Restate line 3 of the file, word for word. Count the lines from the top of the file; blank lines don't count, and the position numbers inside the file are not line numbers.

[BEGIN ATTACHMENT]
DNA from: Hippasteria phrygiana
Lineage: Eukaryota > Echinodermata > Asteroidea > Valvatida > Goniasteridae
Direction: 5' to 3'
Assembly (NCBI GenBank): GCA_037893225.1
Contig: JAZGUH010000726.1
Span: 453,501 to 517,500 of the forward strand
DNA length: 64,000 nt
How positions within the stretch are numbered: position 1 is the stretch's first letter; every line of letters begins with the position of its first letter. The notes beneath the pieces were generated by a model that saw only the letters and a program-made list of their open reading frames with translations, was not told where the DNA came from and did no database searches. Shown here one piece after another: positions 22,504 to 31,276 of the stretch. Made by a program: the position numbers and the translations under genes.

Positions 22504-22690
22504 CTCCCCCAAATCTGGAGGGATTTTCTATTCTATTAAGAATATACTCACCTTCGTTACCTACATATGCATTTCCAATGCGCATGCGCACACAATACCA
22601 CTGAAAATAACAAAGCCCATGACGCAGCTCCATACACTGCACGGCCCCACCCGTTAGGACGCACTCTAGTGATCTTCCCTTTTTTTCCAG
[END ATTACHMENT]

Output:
Direction: 5' to 3'